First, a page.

Blue Star Families survey shows growing number who serve would not recommend life in military

Citing quality-of-life issues, only 1 in 3 would recommend career in military, down from 55% in 2016

Military families are less likely to recommend military life to others because of lingering quality-of-life issues, according to the recent results of a prestigious nationwide survey.

The Military Family Lifestyle Survey conducted by Blue Star Families generated more than 7,400 responses and showed that the percentage of active-duty family members who said they would recommend military service dropped precipitously, from 55% in the 2016 survey to 32% in this year’s survey.

At the same time, the percentage of those in the military who were unlikely to recommend military service doubled, from 16% in the 2016 survey to 31% today.

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This data comes only four months after Ashish Vazirani, the Department of Defense’s acting undersecretary for personnel and readiness, testified before Congress that the military services had collectively missed their 2023 recruiting goals by 41,000 and that, “The all-volunteer force faces one of its greatest challenges since its inception in 1973.”

The survey results concern Jessica Strong, senior director of applied research at Blue Star Families.

“Military families are the most critical untapped potential to solve the national recruiting crisis,” she said. “To save the all-volunteer force, we have to address military families’ concerns.”

The most frequently cited quality-of-life issue in the survey was “spousal unemployment (49%) followed by:

  • Being away from home/family (38%);
  • Military pay (37%);
  • Off-base housing (36%);
  • Children’s education (33%).

Other concerns frequently cited were the cost of housing and frequent relocation, lack of available treatment for mental health issues and food insecurity, as well as the cost and availability of child care.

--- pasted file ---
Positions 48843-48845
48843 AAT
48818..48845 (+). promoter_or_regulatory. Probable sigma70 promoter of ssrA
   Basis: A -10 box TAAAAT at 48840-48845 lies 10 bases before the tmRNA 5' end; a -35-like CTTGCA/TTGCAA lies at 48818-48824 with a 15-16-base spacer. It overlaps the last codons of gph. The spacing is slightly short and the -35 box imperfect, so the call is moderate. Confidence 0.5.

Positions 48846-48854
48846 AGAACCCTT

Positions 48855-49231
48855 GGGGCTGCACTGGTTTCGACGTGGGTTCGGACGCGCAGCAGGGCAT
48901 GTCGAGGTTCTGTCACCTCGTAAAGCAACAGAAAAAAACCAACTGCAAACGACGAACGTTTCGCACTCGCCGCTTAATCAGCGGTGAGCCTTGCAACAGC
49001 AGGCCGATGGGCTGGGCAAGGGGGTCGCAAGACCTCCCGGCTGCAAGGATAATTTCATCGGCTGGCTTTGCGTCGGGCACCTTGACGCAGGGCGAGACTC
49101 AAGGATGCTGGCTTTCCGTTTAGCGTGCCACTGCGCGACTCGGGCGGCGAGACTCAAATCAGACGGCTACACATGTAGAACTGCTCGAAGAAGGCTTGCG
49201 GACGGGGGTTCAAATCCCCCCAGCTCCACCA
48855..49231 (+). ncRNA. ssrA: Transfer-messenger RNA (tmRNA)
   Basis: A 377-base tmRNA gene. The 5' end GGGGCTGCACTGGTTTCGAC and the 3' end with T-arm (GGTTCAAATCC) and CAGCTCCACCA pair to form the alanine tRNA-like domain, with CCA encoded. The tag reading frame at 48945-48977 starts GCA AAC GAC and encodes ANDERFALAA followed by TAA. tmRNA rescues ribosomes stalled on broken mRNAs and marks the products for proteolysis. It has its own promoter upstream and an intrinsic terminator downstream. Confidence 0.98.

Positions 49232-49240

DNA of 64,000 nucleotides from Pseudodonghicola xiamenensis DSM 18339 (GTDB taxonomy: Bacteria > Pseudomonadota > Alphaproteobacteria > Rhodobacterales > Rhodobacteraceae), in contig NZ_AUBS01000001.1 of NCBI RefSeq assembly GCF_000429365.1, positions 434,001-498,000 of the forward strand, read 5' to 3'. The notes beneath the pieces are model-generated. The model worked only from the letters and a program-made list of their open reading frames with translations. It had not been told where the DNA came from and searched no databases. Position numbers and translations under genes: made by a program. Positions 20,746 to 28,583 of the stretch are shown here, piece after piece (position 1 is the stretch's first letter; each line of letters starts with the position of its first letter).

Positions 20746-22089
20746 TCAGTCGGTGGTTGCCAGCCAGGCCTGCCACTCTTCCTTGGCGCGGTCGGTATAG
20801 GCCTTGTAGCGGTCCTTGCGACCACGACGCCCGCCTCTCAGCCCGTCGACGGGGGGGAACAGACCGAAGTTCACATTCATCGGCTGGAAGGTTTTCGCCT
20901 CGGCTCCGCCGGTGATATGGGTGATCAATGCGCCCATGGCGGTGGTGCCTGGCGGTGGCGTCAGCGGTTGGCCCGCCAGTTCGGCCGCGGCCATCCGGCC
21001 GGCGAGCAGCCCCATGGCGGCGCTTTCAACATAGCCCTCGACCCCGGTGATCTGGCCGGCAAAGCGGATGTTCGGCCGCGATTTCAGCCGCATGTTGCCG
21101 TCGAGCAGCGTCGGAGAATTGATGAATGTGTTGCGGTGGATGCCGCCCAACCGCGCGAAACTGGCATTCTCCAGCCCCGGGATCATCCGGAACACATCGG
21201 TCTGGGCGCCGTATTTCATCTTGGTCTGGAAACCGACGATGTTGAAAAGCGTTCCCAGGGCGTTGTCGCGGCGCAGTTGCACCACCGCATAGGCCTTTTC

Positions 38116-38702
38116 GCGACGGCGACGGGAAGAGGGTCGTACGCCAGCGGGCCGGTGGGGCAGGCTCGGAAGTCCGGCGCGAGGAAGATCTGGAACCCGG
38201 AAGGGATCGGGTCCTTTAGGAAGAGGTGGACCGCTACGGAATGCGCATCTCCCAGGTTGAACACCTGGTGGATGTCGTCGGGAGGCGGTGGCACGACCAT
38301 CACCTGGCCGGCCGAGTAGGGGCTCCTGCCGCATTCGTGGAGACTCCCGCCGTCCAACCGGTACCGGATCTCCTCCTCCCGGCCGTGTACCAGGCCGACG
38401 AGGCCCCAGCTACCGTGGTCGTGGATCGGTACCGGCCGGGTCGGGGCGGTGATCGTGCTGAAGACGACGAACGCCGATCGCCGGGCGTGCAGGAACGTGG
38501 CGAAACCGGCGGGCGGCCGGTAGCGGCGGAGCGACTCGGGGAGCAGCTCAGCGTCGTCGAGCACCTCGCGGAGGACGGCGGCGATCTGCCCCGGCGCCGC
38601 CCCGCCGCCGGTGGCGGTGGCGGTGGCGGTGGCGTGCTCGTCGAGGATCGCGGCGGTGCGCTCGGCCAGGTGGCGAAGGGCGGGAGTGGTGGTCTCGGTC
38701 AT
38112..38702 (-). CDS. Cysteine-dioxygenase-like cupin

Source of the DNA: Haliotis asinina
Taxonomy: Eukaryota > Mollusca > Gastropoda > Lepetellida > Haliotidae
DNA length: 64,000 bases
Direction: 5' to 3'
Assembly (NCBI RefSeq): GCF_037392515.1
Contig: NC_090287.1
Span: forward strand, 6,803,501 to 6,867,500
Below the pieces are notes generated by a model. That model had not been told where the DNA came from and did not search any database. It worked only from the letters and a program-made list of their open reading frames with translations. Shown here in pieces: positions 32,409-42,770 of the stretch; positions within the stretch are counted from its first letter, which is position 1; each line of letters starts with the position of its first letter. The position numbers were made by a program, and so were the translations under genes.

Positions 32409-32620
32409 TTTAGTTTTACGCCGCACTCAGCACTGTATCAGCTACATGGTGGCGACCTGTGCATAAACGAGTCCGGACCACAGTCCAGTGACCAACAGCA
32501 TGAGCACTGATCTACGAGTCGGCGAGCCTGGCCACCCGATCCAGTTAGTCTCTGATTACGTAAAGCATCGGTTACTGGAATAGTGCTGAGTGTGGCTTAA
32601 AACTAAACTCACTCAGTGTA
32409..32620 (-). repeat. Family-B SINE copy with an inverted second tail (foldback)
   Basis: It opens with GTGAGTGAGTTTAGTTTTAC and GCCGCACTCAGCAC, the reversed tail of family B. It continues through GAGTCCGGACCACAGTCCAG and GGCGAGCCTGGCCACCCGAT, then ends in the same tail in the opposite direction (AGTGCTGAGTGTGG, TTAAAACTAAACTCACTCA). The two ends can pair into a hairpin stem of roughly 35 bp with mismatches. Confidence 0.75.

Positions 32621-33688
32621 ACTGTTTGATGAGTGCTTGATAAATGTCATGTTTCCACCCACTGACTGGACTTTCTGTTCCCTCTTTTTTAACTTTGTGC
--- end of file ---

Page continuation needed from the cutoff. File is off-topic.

Respondents were allowed to identify up to five issues.

Spousal unemployment is identified as the top quality-of-life issue in the latest survey of military families by Blue Star Families.

The survey did note that actions taken by the Department of Defense to increase pay, housing allowances and temporary lodging allowances helped make “incremental progress,” but the report concluded, “There is still a long way to go before all quality-of-life challenges related to military life are addressed.”

Strong, herself a military spouse, emphasized it was critical for military families to feel connected to the communities where they live and work.

Six of 10 respondents in the survey reported they had moved four or more times and identified their greatest worries as dealing with their parental responsibilities. They also cited their mental health and that of their children as major concerns.

“Social networks become critical for military families as they move from one assignment to another,” Strong said. “Families who feel they belong have greater well-being and they have the highest likelihood of recommending military service.”

The complete results of the survey can be found here.

Methodology: Blue Star Families is a nationwide nonprofit that coordinates and provides support to military families. The 14th Annual Blue Star Families’ Military Family Lifestyle Survey was conducted between May to July 2023, in collaboration with Syracuse University’s D’Aniello Institute for Veterans and Military Families. It generated 7,431 total responses from active-duty personnel, National Guard and Reserve service members, veterans and family members.